Create The Solution(s)
This next piece of the process befuddles many. The solutions to the problems are a result of strategic goal setting. There is no way around this point. The solution is not applying a tactic to the problem that looks like it might do the job. It is first creating the goal, defining the strategies to meet it (road map), and then spelling out the tactics (step-by-step directions to get to your destination).
It doesn’t really matter if you use the SMART goal process, or another more elaborate system like GOST. The key is not in the system. The key is in understanding how the goal or goals solve the problem. I prefer the GOST process for this reason. It is almost impossible to set the wrong goal using GOST. It takes more time up front, but after you’ve used the process enough times, it becomes less time consuming.
I also recommend two books to get these first two pieces right. The first is Measure What Matters by Katie D. Paine. The second is How To Measure Social Media by Nicole Kelly. Knowing how to navigate Facebook Insights, Twitter Analytics, and Google Analytics are necessary skills, but you need to know where you’re navigting to.
Measure And Analyze The Results
Now you are ready to measure and analyze. Picking the proper tool and specific metric is impossible without the first two steps. Which tool can best produce the information you need to analyze your solutions and make midcourse corrections? Pick the tool based on the proposed solution, not the other way around.
And remember, there might not be a tool for everything. If you read Katie D. Paine’s book above, you’ll learn that measurement is more about formulas and relationships and less about tools anyway. Some companies have developed tools that deliver a lot of important data, but sometimes you’ll have to get the calculator out and create a formula that creates the solution.
Case in point: When Snapchat started to be adopted by brands, there were very few metrics available from the platform. I had a client that wanted to use Snapchat to help solve a problem, so we basically had to create many of our own metrics based on the objectives we were trying to reach. It wasn’t difficult because we had already defined the problems and the solutions. Since the only numbers available to use were follower numbers and screenshots, we had to create some additional metrics to get the solutions we wanted. I looked to the four types of content metrics from Jay Baer: consumption metrics, sharing metrics, lead generation metrics, and sales metrics. I use these four categories to create metrics when I can’t find a solution from application platforms. Lead generation and sales were not in the goals for this campaign, so I didn’t need those two.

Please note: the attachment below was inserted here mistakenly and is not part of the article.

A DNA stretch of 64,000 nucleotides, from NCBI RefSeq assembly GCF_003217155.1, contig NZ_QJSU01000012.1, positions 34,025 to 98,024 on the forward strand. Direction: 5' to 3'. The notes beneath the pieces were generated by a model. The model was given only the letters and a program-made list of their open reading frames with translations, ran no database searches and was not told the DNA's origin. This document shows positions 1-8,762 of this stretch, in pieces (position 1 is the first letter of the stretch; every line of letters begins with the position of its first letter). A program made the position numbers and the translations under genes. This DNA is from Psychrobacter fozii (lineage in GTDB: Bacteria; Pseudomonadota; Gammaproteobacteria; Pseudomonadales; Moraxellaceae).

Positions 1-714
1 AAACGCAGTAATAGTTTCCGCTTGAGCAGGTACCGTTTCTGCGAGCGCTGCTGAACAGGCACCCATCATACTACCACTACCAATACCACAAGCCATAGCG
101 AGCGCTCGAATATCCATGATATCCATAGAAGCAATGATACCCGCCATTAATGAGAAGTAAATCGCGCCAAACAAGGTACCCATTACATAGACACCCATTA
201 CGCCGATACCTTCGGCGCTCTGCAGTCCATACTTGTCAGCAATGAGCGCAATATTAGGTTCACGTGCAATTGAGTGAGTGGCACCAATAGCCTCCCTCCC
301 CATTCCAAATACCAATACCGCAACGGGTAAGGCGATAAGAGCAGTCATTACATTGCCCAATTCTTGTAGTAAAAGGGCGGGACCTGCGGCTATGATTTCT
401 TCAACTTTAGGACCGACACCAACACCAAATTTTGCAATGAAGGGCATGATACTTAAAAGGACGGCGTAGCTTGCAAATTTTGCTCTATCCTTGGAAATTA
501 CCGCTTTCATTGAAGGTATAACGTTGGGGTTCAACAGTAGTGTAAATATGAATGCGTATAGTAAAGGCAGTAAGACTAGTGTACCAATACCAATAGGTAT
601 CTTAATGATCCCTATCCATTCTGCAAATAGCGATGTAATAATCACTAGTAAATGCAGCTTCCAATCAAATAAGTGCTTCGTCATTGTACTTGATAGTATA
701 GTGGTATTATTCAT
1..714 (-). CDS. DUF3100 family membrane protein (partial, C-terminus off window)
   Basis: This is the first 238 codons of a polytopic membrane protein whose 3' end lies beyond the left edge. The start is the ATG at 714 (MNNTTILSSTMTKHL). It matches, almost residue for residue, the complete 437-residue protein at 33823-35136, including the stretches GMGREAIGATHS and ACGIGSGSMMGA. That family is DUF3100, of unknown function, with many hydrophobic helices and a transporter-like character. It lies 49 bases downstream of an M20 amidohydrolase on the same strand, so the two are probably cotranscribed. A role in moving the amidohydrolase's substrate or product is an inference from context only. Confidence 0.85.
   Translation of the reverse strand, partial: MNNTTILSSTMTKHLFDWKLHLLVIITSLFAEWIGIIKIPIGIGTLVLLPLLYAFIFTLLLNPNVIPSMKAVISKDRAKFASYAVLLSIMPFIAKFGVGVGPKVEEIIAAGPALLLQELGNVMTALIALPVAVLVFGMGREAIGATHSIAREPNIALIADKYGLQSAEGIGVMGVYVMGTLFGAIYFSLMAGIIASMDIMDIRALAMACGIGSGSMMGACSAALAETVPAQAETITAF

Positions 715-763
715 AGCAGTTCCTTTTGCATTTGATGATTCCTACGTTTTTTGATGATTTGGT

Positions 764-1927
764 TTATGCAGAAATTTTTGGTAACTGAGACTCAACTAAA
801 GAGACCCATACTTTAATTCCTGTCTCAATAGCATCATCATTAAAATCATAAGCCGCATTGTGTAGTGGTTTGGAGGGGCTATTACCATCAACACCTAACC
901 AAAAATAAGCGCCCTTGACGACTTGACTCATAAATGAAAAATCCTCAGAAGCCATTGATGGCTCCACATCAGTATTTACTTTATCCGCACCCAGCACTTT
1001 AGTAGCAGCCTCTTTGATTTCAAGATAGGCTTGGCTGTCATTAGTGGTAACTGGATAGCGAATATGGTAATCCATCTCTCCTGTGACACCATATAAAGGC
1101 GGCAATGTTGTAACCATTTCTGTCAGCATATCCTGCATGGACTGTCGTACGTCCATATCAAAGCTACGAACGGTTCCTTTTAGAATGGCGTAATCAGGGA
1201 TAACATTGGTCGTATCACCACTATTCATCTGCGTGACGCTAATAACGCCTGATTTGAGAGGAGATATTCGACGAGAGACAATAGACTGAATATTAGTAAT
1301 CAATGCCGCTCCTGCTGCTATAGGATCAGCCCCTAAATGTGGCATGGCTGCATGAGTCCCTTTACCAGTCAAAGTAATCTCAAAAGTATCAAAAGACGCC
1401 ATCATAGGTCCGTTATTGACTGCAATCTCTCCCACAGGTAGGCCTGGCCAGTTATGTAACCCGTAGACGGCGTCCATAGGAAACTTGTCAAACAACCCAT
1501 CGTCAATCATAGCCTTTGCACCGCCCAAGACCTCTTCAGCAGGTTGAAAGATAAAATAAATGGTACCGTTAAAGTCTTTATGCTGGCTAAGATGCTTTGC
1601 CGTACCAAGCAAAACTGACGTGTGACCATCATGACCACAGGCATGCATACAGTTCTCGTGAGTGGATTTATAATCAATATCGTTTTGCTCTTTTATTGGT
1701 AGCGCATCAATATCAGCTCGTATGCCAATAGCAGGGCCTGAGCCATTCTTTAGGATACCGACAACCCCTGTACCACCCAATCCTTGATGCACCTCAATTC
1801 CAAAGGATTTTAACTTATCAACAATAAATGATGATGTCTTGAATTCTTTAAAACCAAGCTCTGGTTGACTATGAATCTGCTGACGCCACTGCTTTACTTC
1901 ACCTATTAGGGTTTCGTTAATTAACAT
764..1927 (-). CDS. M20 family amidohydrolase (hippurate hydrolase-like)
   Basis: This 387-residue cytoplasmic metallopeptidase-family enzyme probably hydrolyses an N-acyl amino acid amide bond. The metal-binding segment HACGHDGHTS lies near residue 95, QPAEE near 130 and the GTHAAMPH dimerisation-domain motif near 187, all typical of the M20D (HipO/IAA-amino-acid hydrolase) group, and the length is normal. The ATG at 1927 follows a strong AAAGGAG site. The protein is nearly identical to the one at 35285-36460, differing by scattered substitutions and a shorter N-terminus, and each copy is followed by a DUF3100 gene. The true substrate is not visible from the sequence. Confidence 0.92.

I apply this same method of solution to many campaigns for clients. The right metrics aren’t always readily available on Facebook Insights. Sometimes you have to do some math.
Warning: Just because I set up a system of data solutions to this particular campaign doesn’t mean they will work for your goals. Remember that goals dictate solutions. Copy and paste is a shaky bridge. Sometimes it works, other times it doesn’t. The reality is that case studies give us ideas and show the possibilities, they are not a one-size-fits-all.
So that is a basic look at the measurement process. If you want a deep understanding of the subject, I recommend you read the two titles above and follow bloggers that are steeped in the subject like Tom Webster of Edison Research (@webby2001) and Jeremiah Owyang (@jowyang) of Altimeter. Measurement is only complicated if you don’t do it. It can be a difference maker in the success of your social media marketing. But without measurement, we are just shooting blindfolded. Just remember Susan’s words: “If you don’t measure results, all marketing tactics are equally reliable and successful.”